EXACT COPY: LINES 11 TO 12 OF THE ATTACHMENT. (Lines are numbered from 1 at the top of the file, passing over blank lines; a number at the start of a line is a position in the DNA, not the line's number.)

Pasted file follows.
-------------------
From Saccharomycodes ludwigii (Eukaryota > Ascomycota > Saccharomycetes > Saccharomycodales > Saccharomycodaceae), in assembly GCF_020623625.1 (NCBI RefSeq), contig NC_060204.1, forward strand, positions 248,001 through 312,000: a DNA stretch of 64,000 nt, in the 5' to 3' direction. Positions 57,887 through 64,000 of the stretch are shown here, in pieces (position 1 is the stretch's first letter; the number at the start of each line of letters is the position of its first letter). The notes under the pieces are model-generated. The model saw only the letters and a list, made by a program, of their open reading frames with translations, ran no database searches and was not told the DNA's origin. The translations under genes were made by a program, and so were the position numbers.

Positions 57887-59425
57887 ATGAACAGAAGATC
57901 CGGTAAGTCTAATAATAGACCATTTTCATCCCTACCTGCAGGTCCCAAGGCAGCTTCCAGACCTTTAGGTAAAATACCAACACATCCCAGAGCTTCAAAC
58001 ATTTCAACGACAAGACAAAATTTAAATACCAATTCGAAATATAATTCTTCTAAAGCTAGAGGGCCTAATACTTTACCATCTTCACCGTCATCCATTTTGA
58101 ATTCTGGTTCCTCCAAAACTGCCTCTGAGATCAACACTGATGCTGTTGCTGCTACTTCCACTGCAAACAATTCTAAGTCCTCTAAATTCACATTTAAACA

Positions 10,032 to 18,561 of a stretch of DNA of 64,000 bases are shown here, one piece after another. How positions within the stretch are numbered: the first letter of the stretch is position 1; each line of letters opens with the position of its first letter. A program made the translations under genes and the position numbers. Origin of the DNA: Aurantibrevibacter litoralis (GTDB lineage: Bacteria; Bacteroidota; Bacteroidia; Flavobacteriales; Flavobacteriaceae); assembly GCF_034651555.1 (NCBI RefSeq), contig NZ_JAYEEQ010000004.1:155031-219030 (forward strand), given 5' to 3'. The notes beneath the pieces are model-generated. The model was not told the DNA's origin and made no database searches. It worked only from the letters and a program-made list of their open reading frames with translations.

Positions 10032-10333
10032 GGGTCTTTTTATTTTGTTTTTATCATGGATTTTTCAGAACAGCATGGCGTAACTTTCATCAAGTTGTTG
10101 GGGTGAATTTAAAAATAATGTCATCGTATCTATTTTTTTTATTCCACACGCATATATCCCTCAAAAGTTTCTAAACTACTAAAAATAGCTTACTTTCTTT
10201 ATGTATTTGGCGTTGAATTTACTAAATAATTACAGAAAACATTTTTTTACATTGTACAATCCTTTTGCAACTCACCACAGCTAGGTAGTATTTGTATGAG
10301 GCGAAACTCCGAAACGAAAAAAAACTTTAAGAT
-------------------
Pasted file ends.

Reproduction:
10201 ATGTATTTGGCGTTGAATTTACTAAATAATTACAGAAAACATTTTTTTACATTGTACAATCCTTTTGCAACTCACCACAGCTAGGTAGTATTTGTATGAG
10301 GCGAAACTCCGAAACGAAAAAAAACTTTAAGAT